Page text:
Cancer specialists have regularly relied on Fluorouracil (5-FU) - a cancer treatment drug - for 40 years to treat bowel and breast cancer, but Big Pharma has other concerns than saving lives - like making money.
Because the drug isn’t as profitable as drug companies would like it to be, they are snubbing it in favor of more profitable therapies, making the drug difficult for specialists to acquire.
Where at one time, six companies supplied German cancer clinics with Fluorouracil, there is now only one.
The unavailability is making cancer specialists in Germany anxious, although the antimetabolite drug has long been the established form of chemotherapy in the UK and worldwide.
Big Pharma Cares About Money, Not Patients
It isn’t likely Big Pharma can be convinced to accept smaller paychecks for the greater good.
As such, 5-FU will likely be phased out in favor of pricier options that have undergone fewer clinical trials. These new pharmaceuticals will likely arrive on specialists’ desktops along with conspicuous six-figure checks and long lists of potentially deadly side effects which can only be addressed with a cabinet full of overpriced medication.
Why such a grim outlook? It’s already happened.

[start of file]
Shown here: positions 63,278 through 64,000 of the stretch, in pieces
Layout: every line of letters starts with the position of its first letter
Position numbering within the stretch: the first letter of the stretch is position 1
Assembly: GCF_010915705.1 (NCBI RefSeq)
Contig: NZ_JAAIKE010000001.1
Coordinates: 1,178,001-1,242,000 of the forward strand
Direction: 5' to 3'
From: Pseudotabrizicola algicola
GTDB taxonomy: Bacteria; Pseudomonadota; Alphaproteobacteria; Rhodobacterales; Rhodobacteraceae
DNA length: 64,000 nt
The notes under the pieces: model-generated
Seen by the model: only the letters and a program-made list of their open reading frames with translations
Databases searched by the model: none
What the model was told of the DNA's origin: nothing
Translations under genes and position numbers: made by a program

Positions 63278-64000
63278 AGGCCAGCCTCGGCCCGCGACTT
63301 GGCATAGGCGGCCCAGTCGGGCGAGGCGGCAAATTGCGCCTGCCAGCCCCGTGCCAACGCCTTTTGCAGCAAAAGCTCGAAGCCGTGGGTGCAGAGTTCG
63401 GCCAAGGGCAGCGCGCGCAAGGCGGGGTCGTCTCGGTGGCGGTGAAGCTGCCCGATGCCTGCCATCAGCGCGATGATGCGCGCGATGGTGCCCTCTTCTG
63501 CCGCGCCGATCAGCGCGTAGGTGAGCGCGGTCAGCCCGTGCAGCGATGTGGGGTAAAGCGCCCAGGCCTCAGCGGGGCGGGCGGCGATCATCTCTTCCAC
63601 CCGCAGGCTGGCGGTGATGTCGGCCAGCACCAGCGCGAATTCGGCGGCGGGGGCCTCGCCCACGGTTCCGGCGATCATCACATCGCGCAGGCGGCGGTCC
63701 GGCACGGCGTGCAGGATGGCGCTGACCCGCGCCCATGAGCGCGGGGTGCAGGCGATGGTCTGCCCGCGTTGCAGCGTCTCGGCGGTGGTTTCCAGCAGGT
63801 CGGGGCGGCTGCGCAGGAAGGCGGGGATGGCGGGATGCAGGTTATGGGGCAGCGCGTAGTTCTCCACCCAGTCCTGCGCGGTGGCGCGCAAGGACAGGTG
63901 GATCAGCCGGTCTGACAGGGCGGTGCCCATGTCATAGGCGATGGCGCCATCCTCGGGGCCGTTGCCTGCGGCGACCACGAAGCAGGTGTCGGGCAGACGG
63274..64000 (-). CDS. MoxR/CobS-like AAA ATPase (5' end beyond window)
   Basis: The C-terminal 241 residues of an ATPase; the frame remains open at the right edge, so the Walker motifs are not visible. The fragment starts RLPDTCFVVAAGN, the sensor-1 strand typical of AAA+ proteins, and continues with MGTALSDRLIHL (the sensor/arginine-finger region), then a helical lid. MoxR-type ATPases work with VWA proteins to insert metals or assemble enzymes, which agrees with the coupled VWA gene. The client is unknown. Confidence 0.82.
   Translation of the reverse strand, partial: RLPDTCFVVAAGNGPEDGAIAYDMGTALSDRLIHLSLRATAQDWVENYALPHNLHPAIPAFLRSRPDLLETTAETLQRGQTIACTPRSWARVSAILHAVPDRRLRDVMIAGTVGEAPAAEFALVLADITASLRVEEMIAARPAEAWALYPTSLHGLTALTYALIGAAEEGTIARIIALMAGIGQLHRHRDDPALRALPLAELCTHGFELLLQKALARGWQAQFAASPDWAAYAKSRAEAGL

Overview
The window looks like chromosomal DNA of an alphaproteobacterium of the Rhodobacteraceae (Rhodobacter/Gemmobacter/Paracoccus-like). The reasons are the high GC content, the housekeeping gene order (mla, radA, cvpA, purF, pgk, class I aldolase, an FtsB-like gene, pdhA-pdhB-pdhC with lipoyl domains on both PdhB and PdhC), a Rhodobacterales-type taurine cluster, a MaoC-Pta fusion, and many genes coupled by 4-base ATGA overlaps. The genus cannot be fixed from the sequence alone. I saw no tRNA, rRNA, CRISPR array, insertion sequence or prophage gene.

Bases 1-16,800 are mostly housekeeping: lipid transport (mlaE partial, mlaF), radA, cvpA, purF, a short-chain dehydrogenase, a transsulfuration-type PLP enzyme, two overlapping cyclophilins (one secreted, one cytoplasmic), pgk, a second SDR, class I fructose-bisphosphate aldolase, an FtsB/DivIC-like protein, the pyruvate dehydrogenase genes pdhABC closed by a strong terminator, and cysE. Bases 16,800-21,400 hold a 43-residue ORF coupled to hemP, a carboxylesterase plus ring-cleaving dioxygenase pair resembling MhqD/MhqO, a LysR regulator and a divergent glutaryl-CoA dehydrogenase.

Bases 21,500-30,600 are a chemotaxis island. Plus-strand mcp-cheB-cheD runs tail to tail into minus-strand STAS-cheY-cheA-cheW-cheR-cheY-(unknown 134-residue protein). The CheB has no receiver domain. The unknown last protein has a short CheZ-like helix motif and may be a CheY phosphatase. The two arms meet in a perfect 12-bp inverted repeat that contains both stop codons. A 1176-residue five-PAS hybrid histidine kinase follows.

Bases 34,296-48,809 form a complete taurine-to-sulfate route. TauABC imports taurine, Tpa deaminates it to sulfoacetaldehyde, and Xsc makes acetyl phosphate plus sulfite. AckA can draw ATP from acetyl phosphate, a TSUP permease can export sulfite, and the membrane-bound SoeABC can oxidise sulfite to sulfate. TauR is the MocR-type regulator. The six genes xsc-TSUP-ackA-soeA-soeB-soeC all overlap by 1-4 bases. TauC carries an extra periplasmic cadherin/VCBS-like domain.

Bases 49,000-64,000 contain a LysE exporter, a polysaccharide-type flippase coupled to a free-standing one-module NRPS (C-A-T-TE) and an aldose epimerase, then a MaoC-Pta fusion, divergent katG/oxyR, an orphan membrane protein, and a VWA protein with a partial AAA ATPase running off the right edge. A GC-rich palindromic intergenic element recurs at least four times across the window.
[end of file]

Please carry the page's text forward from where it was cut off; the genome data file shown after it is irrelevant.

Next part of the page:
Last year, Pfizer announced plans to put a new drug on the market for a specific type of lung cancer. Because the cancer is a rare type, however, Pfizer announced plans to charge $115,200 per year of the treatment.
Meanwhile, celebrity doctors with large followings and mass appeal are regularly paid to push drugs and even make off-label claims, as did Dr. Drew Pinskey (known usually as Dr. Drew) and James Pradko for GlaxoSmithKline’s Wellbutrin.
Forget 5-FU - Natural Ways to Avoid and Slow Cancer
Although the issue here is Big Pharma’s callous response to cancer specialists and their patients, even Fluorouracil has a modest list of side effects ranging from infection to gastrointestinal difficulties.
Big Pharma will rarely - if ever - provide a so-called cure for cancer or any illness that nature and respect for the body can’t best.
A healthy diet, regular and moderate exercise (or at least refraining from sitting for six straight hours), and positive outlooks can do more for the body than drugs alone.
Research of turmeric and curcumin (the herb’s key component) as therapeutic agents are still young, but “prove to be… promising,” according to Dr. Karen Knudsen, author of a study published in Cancer Research.
To add more turmeric to your diet: